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“Pat Gillick was sure he wanted to wear the general manager’s hat one more time.
Nearly two years removed from a stint with the Seattle Mariners and having been rejected by the Los Angeles Dodgers a year earlier, Gillick interviewed with the Dodgers and Phillies in October 2005.
The Dodgers clearly were the more glamorous team, and they also played in the city where Gillick went to college at the University of Southern California. But the Phillies, with young players like Chase Utley, Jimmy Rollins and Ryan Howard, intrigued Gillick, and he decided to go with the team that could not get over the playoff hump.
The Phillies, of course, climbed to the top of the baseball mountain by winning the World Series in 2008, Gillick’s third and final season as the team’s general manager.
“Probably the best [decision] I ever made was coming to the Phillies and not going to the Dodgers,” Gillick said. “After I didn’t get the job in L.A., I kind of felt like I wanted to come back and show the Dodgers they made a mistake.”
His mission has been accomplished over and over.
The Dodgers first realized they made a mistake when Gillick’s Phillies beat L.A. in the 2008 National League Championship Series, and they were reminded again Monday morning when a 16-man expansion-era veterans committee elected the former Phillies GM for induction into the Baseball Hall of Fame.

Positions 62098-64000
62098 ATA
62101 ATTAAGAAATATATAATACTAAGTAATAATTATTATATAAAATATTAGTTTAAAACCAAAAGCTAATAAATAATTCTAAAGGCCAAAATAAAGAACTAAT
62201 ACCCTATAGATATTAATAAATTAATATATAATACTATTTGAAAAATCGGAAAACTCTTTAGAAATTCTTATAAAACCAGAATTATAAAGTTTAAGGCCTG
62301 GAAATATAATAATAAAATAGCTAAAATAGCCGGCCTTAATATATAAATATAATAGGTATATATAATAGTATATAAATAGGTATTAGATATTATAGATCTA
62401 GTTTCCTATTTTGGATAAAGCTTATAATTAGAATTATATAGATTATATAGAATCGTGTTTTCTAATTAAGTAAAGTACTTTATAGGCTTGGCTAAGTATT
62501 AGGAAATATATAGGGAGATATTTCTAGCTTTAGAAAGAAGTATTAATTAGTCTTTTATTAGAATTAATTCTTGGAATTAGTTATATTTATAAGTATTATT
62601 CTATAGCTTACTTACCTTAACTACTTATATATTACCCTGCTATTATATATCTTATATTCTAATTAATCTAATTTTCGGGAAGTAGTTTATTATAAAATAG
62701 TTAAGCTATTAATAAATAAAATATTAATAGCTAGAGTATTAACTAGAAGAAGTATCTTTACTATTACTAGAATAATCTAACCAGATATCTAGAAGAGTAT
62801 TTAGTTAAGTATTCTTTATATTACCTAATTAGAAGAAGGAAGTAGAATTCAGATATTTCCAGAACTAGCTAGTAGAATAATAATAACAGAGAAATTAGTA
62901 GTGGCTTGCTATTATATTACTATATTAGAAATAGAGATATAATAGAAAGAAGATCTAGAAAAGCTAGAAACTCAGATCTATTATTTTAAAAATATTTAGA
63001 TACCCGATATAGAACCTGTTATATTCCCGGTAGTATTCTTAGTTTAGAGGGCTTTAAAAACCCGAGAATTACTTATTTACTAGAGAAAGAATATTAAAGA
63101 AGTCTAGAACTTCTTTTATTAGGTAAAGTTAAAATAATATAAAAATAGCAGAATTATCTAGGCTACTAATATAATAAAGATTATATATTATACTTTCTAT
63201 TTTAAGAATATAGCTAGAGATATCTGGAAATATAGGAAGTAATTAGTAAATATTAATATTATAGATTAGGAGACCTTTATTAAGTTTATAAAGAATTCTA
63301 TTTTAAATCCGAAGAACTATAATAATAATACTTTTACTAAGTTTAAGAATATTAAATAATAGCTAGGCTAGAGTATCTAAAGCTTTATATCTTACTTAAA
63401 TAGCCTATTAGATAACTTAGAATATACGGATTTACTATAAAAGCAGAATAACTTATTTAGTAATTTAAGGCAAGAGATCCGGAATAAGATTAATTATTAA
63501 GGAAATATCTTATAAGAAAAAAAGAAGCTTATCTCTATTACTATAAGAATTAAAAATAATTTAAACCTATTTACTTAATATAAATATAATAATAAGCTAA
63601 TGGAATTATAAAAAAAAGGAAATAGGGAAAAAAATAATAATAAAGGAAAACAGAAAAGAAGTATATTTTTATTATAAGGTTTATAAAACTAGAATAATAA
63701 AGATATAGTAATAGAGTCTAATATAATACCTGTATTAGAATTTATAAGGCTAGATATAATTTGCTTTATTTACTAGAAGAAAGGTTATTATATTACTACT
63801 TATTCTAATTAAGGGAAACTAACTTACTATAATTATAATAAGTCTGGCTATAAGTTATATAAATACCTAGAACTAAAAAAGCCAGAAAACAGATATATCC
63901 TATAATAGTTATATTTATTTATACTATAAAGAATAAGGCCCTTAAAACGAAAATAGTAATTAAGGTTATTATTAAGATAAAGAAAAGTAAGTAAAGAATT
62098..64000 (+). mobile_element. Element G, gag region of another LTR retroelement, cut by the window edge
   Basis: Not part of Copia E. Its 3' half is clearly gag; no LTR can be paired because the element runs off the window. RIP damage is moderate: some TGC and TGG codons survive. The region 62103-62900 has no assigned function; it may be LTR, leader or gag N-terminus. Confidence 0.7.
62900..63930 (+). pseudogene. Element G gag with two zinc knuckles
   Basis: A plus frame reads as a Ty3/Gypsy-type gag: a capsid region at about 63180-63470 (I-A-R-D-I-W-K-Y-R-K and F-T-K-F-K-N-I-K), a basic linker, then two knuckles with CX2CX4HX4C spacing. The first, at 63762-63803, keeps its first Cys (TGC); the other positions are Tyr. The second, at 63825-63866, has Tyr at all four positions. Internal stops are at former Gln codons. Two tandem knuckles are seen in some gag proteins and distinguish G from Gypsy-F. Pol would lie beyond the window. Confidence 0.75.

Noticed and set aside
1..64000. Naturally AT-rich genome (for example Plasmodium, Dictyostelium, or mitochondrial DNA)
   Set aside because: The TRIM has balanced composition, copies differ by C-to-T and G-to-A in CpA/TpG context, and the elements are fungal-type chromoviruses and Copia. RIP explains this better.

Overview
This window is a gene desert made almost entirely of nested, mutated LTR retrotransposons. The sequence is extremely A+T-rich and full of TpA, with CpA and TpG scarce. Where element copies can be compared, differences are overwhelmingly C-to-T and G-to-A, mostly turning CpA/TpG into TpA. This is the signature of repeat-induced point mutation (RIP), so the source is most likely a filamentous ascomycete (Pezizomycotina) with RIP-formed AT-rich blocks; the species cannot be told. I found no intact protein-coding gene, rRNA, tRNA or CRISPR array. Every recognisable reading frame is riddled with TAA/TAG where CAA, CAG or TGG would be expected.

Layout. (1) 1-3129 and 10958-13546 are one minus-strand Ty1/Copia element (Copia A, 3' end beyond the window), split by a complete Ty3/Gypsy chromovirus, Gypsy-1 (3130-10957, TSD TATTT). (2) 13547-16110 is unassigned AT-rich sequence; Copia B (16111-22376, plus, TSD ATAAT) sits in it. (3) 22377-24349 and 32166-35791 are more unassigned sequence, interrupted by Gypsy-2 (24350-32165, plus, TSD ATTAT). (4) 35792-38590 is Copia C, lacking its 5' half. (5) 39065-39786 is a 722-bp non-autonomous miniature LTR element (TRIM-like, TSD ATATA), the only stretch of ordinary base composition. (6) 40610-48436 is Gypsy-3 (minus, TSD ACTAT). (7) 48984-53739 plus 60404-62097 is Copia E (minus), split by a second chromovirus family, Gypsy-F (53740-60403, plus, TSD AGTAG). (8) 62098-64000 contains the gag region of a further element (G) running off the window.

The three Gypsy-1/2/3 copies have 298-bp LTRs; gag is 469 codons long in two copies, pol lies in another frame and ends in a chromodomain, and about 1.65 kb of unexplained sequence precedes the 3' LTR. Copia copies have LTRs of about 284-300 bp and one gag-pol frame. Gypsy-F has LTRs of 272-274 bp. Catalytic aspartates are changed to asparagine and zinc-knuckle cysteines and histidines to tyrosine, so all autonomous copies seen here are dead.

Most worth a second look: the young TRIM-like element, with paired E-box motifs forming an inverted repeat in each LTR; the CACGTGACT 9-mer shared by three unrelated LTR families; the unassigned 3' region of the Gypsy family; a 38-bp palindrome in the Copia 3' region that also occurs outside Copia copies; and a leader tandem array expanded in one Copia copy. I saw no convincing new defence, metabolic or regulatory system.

Gillick, 73 and still working as a senior adviser to Phillies president David Montgomery, received 13 votes and was the only person among the 12 nominees elected. He became the first general manager elected to the Hall of Fame since Lee MacPhail in 1998.
Marvin Miller, the former chief of the Major League Baseball Players Association and the man credited with turning baseball into an ultra-lucrative profession, fell one vote shy of the 12 needed for election. He clearly was not happy about it.
“Maybe it wouldn’t have made any difference. Maybe if club president Dave Montgomery hadn’t made the personally wrenching decision to replace general manager Ed Wade after another agonizingly close miss at the end of the 2005 season, the Phillies would still be coming off four straight postseason visits that encompassed just the second world championship in franchise history.
Probably not, though.
Maybe if the Phillies had hired somebody other than Pat Gillick to get them past what Montgomery politely referred to as their “postseason challenge,” the pieces would have fallen into place anyway.
Probably not, though.
That’s not a knock on Wade, who Gillick has consistently credited with putting the building blocks for later success into place. It’s not a knock on other candidates; Gerry Hunsicker was prominently mentioned as a possibility at the time and there’s no reason to suspect he wouldn’t have done a bang-up job.
Instead it’s a reflection that, through the prism of hindsight, it’s now clear that Gillick was the right man at the right moment in Phillies history to help nudge the organization to the next level after having also guided the Toronto Blue Jays, Baltimore Orioles and Seattle Mariners to more success than they had before or since.